Monday, November 7, 2011

Stalling Parliament new BJP ploy?

I have speculated on this earlier. With the Central government looking keen to introduce the Lokpal Bill – as well as several others – the BJP appears a little uneasy. If the Parliament can actually pass the Lokpal Bill, it will be a big moment for the government. It will hope to enter the UP, Uttarakhand and Punjab elections with more confidence and without Anna’s threat of campaigning against it. Today’s papers mention that the BJP has threatened to disrupt Parliament if…..

If what? The BJP has been looking for an excuse to disrupt Parliament. It appears that the party has found the right excuse. It’s an excuse that appeases the urban middle-class folks and one that shows that the party cares for them. The threat is that if the government does not roll back the petrol price hike, then they could disrupt Parliament (threat issued by Prakash Javdekar, spokesperson of BJP).

No one will be surprised by this really. Any astute political analyst knows that it harms the BJP’s interests if the resolution to the Lokpal conflict happens too early. Ideally, the BJP would like the conflict to go on until late 2013 or even till early 2014 – just before when general elections are scheduled. That would be the best bet for the party to topple the fortunes of the Congress in those elections. The Congress on its part will do everything possible to close the Lokpal chapter now in 2011 or 2012 so that public memory in 2014 is occupied by other issues.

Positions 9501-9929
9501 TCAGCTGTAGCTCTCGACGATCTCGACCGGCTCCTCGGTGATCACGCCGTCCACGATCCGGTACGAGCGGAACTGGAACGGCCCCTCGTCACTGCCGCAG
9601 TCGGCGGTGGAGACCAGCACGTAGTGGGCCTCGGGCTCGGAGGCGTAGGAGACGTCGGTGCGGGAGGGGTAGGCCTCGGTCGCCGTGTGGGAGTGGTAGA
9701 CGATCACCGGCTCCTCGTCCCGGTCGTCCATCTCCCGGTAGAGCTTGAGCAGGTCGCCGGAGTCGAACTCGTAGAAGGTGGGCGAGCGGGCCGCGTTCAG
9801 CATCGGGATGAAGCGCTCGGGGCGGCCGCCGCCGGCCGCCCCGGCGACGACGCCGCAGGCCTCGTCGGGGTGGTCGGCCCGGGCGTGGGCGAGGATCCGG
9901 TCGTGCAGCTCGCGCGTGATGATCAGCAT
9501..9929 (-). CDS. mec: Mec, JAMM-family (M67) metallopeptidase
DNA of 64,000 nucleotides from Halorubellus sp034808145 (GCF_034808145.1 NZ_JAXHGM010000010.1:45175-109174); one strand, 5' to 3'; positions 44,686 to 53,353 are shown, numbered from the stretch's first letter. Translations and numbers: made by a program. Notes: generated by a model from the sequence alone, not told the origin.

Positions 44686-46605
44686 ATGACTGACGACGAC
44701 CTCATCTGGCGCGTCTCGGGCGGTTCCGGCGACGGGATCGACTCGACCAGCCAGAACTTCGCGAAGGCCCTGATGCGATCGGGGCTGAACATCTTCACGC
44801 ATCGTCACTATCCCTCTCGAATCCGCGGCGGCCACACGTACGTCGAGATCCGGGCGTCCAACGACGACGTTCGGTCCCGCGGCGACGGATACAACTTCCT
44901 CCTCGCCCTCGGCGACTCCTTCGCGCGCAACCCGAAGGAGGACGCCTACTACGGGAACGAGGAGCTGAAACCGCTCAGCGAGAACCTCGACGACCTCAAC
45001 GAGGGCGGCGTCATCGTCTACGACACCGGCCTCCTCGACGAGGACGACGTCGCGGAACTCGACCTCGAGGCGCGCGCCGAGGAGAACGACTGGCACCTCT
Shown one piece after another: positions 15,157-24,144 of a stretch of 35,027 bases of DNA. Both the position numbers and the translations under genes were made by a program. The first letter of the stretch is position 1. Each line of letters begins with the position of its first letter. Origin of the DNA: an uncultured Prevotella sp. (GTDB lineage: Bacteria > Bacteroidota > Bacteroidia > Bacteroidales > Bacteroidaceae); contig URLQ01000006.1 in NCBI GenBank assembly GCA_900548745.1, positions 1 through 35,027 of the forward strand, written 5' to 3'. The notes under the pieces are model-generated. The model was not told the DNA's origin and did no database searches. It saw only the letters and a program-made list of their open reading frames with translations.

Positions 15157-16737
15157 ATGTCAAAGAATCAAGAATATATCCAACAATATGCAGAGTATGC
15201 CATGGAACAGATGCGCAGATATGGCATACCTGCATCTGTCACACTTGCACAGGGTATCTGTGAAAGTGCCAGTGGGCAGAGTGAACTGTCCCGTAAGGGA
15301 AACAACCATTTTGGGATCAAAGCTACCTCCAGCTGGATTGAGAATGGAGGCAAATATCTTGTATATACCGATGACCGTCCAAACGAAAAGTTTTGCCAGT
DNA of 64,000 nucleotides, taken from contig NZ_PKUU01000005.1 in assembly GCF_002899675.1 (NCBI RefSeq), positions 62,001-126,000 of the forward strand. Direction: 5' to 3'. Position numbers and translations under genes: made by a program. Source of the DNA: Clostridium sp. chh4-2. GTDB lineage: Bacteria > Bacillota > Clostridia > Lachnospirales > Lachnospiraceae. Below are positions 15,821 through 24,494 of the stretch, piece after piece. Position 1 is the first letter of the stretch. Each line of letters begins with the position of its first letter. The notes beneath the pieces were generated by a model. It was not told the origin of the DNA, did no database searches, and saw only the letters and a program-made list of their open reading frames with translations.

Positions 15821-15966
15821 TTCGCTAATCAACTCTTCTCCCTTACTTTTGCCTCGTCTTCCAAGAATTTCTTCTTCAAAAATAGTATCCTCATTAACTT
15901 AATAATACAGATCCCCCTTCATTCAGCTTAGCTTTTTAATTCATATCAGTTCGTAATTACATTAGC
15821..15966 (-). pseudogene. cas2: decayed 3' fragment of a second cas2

Is this an empty threat or will the BJP carry it through? Is the issue such a big one that the BJP may risk being attacked for disrupting Parliament? The BJP disrupted a full Parliamentary session last in winter of last year demanding the setting up of the JPC to probe the 2G scam. Today, most people are commenting that there is so much duplication of work between the PAC, the JPC, the CBI and other investigating bodies. The BJP demanded the setting up of the JPC only for tactical reasons – wanting to score a point at that time. However, the demand was bound to backfire. The JPC is headed by a Congress MP and has a strong presence of UPA MPs in it (15 out of 30 with many others supporting it from the outside). In contrast, the PAC is headed by a strong BJP MP (Murli Manohar Joshi) and the opposition had a better chance of cornering the government if it had gone with the PAC. If the objective was to hurt the Congress politically, it should never have demanded the formation of the JPC. That should have been the demand of the Congress! Now in all likelihood, the PAC will castigate the government; the JPC will let it off. Then which report will we rely on? Apart from the illogic of this strategy, most people have questioned the need to disrupt a full session of Parliament. Is the BJP willing to risk doing the same again?